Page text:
After 46 days, George Zimmerman was arrested Wednesday and charged with second-degree murder in the shooting death of Trayvon Martin
He was held in protective custody away from the other inmates in the Sanford, Florida city jail.
Zimmerman, 28, made his first court appearance Thursday. He did not enter a plea. His arraignment is scheduled for May 29.
The Seminole County Sheriff’s office said Zimmerman underwent a series of physical and mental health tests after arriving at the jail Wednesday night.
There was no sign of scarring on the back of his head, and the booking photo showed no indication his nose had been broken in his confrontation with Martin, as Zimmerman’s former lawyers had claimed.
Zimmerman was charged with second-degree murder. To get a murder conviction, the state will have to prove beyond reasonable doubt that Zimmerman acted dangerously to another, “evincing a depraved mind regardless of human life.”
The prosecutor will have to prove that Martin’s death was not simply an accident or mistake, but that significant negligence was involved.
If convicted, Zimmerman faces a minimum sentence of 25 years in prison and a maximum of life.
Special prosecutor Angela Corey, who brought the charges against Zimmerman, said at a Wednesday press conference, the “overwhelming amount of publicity in this case” could complicate efforts to get an impartial jury. She complained there was “so much information on this case that was released that shouldn’t have been released.”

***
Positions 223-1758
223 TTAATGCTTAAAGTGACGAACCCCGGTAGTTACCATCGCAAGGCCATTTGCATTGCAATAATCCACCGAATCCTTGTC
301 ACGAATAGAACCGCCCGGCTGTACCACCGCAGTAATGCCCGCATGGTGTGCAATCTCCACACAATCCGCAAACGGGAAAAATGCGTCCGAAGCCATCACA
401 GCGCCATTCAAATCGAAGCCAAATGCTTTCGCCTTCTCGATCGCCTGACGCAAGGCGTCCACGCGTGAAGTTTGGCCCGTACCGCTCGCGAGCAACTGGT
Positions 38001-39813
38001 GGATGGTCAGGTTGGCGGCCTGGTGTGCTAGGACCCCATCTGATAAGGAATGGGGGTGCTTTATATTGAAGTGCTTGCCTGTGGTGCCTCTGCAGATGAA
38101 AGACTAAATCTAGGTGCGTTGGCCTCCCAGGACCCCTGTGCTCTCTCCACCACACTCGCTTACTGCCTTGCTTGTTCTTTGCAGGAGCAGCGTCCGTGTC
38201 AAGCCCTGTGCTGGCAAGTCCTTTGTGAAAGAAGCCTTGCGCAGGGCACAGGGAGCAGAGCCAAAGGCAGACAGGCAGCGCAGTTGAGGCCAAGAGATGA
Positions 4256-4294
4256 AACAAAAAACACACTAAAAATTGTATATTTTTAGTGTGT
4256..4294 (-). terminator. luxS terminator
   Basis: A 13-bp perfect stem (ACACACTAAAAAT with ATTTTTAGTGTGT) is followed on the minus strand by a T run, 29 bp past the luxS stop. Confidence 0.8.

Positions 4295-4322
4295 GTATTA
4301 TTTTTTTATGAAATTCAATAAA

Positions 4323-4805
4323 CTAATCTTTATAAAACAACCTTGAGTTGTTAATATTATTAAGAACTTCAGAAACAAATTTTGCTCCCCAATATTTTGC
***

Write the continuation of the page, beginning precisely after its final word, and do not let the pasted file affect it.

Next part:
Speaking in an interview, Martin’s mother Sybrina Fulton said, “We have a sense of peace right now because we know that the person that shot and killed our son will be held accountable for it. We can’t really say what the outcome will be, but we have committed to this journey.”
The U.S. Justice Department is also carrying out an investigation into the shooting. Attorney General Eric Holder said the federal government would have to establish the shooting was a hate crime.
“For a federal hate crime we have to prove the highest standard in the law – it is something that was reckless, that was negligent … We have to show that there was a specific intent to do the crime with the requisite state of mind,” Holder said.